Eventually, I got kicked out of the Uzbekistan side. Now I am sitting under a tree on no-mans land. The army men said I could stay in a hotel for free, but I prefer to stay in my tent. It seems that if they give me a free room the deal is including something else as well from my side. They made me scared with their words, "I will come into the room in the evening, do you understand". He repeated it several times and I got scared. Now, it's again the moment that I wish I was a man and I didn't need to be scared that they will touch me. Well, I hope I am worried for nothing. It still makes me sad that I have to be scared of men. I might be a strong woman, but this army-man just lifted my heavy bike by himself over the stairs. I could never do it and I was watching it quite horrified and heard his voice in my head saying, " I will come in the evening, do you understand". No, I don't understand he does not have any rights to come anywhere near me, if I don't want it. It's a men's world. Not all the men are assholes, the Iranian truck drivers are my absolute favorites at the moment. When they pass by, they always bring me something, now I have tuna, bread, coke (cold!) and fruits. Life could be worse, not all the trust to the manhood is gone yet.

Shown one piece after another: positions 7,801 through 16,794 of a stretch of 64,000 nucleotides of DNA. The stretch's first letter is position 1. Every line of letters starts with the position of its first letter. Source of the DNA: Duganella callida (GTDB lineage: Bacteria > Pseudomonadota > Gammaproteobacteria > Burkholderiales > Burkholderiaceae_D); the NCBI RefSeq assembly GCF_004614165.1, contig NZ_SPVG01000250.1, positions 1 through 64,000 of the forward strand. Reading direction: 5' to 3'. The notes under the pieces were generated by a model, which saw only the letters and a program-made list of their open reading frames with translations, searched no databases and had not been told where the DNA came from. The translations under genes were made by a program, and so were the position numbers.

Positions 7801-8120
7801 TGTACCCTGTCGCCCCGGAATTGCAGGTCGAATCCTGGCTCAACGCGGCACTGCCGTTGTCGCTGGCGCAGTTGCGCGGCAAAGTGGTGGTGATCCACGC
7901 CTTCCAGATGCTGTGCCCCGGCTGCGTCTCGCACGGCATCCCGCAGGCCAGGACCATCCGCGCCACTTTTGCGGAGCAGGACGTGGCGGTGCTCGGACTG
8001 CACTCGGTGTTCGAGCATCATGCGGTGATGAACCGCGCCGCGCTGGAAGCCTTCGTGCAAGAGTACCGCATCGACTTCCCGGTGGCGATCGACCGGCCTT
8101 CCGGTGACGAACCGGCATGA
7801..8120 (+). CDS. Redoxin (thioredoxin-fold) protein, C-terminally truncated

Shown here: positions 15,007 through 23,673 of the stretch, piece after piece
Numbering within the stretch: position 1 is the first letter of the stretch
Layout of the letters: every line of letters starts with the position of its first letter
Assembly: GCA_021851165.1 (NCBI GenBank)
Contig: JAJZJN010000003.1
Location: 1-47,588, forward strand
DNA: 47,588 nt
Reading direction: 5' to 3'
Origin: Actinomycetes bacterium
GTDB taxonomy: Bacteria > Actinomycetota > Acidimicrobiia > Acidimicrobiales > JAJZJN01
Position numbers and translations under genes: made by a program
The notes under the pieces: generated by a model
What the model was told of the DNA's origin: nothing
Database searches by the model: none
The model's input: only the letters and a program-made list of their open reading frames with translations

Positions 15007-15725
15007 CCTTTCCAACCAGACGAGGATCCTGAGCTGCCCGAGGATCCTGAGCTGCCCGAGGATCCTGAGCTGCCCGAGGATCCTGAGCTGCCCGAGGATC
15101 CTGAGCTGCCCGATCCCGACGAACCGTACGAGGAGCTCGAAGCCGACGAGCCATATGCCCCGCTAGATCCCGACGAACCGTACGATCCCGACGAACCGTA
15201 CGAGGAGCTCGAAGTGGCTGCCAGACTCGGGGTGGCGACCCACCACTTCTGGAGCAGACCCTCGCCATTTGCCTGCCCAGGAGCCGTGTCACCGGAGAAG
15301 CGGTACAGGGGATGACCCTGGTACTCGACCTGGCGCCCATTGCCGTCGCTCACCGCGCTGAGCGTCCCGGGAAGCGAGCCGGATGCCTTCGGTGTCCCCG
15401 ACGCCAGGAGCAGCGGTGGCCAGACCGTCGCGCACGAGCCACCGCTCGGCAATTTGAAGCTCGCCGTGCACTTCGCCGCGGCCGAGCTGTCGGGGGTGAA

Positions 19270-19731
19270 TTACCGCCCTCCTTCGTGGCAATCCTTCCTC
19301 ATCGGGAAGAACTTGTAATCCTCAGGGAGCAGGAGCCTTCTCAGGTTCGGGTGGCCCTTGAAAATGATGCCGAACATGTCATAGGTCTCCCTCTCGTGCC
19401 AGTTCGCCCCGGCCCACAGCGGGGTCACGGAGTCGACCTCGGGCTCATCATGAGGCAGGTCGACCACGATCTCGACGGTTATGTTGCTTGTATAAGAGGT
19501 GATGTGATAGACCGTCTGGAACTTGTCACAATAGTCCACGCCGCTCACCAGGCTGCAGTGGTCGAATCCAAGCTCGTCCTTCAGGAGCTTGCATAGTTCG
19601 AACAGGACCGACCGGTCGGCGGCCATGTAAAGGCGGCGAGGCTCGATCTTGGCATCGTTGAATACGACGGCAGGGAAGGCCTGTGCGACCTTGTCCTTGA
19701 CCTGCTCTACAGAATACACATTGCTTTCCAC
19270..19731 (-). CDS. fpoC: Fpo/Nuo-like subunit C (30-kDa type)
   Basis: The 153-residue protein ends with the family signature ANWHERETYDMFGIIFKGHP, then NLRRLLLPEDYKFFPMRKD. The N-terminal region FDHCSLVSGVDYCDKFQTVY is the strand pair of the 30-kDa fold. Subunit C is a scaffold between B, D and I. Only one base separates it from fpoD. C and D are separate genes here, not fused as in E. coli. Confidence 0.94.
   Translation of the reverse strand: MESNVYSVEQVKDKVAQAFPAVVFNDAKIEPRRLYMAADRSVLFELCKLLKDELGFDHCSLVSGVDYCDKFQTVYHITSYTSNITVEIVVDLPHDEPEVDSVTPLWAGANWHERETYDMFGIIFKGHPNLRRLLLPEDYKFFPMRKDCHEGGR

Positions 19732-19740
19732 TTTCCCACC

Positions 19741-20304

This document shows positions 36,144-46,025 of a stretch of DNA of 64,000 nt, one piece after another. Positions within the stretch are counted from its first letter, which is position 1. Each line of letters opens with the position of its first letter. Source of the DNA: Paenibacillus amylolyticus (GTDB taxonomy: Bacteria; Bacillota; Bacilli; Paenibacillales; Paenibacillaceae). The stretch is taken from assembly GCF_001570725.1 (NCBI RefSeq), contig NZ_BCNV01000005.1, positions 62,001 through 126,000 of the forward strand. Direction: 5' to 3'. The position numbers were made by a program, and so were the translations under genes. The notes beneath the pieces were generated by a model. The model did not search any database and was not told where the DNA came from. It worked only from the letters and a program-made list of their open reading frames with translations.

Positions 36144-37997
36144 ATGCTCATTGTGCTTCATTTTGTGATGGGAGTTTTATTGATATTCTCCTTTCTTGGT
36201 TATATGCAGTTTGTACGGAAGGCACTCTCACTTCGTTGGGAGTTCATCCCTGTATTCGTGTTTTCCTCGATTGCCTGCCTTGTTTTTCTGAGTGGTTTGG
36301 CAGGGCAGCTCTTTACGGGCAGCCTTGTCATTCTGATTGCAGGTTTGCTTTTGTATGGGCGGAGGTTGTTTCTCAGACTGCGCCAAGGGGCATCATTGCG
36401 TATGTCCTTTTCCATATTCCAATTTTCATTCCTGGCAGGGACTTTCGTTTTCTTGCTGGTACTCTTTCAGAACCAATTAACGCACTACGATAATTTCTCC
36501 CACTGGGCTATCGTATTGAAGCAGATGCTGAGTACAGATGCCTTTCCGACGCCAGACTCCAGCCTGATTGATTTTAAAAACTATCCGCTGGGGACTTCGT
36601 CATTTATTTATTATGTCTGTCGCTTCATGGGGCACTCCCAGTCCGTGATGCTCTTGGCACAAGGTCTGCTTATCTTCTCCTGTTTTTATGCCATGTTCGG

I used to be very open for people and believing that almost everybody is good. These days, I am having hard times realizing that I am concern about men. I am judging them in my head even before they have said a word to me.  I am making conclusions in my head without knowing the people I am judging. I had to face my own thoughts when the army man came in the evening to say hello to my tent. He asked me if I like dogs and I said yes, he left without saying a word and came back with two huge border dogs. I was petting them for one hour. The army man was showing me some pictures of his family, he is also 27 years and he has two children. Since he has been serving army quite long, he is getting retired in 5 years. He was looking forward to the time he was able to spend with his wife and children. After wonderful melon that he brought for me, I decided to start trusting again. How much energy I'm wasting while cycling with this heavy fear and negative thoughts on my shoulders?